“How in the hell dare he raise that,” Biden said, at a news conference later that evening, referring to the report’s comment about his son’s death. “Frankly, when I was asked the question, I didn’t think it was any of their damn business. I don’t need anyone reminding me of when he passed away. For any extraneous commentary, they don’t know what they’re talking about. My memory is fine.”

Hur’s report listed memory as the predominant but not the only reason to refrain from charging the president with a crime. At the start of the report, Hur said that there were other mitigating factors that made it difficult to prove Biden had ill intent in keeping the classified documents. Plus, the president cooperated with the investigation—another reason why Hur recommended against pressing charges even after Biden’s presidency.

The report included a five-page rebuttal co-authored by White House counsels Richard Sauber and Bob Bauer. The two spokesmen argued Biden’s mental ability shouldn’t be weighed from a handful of interviews conducted amid the strain of the presidency.

“We do not believe that the report’s treatment of President Biden’s memory is accurate or appropriate” the White House statement read. “This is especially true under the circumstances, which you do not mention in your report, that his interview began after the day after the Oct. 7 attacks on Israel.”

Sherri Snelling, a gerontologist and CEO of the Caregiving Club, studies the biological, psychological, and sociological components of aging.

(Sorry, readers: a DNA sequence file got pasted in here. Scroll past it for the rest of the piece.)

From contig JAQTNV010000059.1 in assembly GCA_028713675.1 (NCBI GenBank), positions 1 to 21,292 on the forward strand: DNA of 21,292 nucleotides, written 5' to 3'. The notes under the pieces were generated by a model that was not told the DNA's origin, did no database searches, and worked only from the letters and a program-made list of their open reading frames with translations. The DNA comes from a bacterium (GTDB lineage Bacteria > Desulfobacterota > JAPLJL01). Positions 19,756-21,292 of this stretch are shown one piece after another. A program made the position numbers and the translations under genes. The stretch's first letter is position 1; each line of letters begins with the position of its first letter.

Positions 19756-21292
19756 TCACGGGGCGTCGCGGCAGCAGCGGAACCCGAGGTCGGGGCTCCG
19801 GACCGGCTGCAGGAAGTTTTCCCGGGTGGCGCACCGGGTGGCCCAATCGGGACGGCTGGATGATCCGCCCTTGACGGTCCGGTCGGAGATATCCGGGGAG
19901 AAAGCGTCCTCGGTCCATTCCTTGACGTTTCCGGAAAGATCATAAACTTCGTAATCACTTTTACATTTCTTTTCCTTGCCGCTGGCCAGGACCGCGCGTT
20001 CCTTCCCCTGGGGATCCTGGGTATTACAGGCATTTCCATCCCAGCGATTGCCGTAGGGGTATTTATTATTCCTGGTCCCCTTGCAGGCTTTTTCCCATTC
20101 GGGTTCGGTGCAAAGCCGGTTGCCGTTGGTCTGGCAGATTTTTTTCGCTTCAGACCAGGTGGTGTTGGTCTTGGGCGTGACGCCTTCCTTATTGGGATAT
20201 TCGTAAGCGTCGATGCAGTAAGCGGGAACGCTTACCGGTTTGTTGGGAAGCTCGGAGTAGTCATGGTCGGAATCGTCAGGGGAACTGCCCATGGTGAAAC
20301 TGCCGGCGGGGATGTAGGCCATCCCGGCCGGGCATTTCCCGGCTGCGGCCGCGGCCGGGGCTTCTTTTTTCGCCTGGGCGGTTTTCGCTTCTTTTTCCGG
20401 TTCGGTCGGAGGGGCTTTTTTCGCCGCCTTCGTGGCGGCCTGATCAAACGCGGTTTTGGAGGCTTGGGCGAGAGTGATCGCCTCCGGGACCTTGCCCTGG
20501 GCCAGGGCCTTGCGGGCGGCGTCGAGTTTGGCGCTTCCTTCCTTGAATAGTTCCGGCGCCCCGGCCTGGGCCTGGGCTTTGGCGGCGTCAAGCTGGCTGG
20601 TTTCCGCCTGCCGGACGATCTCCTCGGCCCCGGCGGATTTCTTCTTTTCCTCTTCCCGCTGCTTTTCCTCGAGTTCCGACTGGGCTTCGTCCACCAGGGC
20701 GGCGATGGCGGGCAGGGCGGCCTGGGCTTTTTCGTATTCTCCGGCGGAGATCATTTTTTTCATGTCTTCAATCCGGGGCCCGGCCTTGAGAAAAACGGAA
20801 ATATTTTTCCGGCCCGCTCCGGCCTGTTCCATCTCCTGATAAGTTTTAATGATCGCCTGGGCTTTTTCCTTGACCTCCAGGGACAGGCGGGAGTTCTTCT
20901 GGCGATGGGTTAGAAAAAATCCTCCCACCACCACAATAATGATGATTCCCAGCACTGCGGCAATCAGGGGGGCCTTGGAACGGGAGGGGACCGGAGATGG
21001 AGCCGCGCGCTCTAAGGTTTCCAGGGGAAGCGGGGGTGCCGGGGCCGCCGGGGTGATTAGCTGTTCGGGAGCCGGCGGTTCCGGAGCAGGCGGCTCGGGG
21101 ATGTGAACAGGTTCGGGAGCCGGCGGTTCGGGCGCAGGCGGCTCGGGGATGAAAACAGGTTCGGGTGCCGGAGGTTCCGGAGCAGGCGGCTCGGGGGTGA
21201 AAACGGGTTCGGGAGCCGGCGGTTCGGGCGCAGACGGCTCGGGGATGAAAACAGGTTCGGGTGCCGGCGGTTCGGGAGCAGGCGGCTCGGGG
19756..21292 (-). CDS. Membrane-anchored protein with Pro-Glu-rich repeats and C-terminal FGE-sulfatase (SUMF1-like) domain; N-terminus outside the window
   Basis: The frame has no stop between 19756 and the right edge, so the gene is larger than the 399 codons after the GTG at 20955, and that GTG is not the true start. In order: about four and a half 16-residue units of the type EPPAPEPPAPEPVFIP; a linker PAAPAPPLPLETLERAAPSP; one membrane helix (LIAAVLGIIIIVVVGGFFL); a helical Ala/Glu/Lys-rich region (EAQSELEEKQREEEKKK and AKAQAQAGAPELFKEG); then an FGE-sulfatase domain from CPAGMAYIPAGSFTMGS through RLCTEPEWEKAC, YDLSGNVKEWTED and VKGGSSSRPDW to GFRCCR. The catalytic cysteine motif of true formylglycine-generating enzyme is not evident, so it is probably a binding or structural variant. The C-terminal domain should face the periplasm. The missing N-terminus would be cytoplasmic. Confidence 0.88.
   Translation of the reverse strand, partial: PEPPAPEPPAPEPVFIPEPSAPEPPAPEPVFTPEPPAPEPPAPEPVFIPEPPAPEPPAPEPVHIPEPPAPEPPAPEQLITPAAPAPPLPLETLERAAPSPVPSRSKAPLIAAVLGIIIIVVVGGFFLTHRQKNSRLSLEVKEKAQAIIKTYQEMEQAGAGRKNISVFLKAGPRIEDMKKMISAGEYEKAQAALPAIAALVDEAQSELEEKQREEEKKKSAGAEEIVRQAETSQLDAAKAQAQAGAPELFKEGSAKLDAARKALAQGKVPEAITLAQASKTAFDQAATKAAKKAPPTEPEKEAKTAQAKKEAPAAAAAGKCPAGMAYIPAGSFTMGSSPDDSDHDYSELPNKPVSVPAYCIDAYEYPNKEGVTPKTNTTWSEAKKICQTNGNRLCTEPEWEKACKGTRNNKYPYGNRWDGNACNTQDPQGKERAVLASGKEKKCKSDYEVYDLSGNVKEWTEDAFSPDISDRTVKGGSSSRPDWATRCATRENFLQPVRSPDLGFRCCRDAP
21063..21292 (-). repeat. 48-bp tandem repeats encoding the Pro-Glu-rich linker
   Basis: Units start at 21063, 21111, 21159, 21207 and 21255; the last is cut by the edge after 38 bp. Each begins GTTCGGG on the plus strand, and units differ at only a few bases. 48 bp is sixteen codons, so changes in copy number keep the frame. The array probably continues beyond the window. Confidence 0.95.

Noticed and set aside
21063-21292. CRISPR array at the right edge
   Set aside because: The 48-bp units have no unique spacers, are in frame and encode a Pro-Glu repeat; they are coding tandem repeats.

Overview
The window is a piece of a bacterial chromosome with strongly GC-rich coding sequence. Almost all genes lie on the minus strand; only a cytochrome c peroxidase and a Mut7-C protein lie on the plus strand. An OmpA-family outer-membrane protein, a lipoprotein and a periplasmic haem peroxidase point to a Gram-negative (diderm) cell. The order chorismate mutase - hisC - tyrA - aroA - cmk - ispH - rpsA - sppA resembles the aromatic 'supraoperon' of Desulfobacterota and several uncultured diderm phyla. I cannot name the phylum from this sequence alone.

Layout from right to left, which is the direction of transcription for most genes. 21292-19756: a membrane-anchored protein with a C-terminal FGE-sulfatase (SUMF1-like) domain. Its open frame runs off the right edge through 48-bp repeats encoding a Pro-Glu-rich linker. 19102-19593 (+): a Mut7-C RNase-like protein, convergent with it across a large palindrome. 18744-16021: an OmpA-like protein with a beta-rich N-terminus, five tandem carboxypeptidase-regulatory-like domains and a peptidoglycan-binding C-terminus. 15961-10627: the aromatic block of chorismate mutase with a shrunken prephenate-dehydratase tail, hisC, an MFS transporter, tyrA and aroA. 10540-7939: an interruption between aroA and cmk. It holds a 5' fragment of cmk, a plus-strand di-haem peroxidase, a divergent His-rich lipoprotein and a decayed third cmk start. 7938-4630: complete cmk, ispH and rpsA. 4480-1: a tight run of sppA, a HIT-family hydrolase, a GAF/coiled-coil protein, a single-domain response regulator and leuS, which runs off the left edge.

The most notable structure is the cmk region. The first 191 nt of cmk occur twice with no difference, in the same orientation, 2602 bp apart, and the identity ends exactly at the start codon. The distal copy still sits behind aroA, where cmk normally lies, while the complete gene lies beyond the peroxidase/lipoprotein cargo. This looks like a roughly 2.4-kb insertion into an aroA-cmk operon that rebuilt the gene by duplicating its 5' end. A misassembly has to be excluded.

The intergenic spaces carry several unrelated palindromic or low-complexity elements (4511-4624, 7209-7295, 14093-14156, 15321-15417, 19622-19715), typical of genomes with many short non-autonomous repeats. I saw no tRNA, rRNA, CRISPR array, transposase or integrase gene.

“Biden’s responses do not seem to be normal in terms of someone who has normal cognition or someone who is older with slight cognitive decline that uses a slower but accurate response to historical questions,” Snelling said.

She noted that she can’t diagnose the president but would advise him to undergo further evaluation and testing to ensure the decline isn’t a part of something worse, like the early signs of dementia.

“It appears President Biden has more severe memory loss, confusion, difficulty with phrasing and using awkward or nonsensical sentences,” Snelling said. “These types of errors consistently and repeatedly over a short period of time can be warning signs.”

It didn’t take long for Republicans to react to the report. Rep. Elise Stefanik of New York, chairwoman of the House Republican Caucus, released a statement on Thursday night criticizing the Department of Justice for making Biden’s memory a key reason for why he would avoid charges.

“A man too incapable of being held accountable for mishandling classified information is certainly unfit for the Oval Office,” She added.

At the end of the news conference on Thursday, Biden fended off questions about his age but continued to point back to the conclusion of Hur’s investigation. There would be no charges, Biden said. That, he affirmed, should be the key takeaway.

“The bottom line is that the matter is now closed. I’m going to continue what I’ve always focused on: my job of being president of the United States of America,” Biden said.


Leo Briceno

Leo is a WORLD reporter covering politics in Washington, D.C. He is a graduate of Patrick Henry College.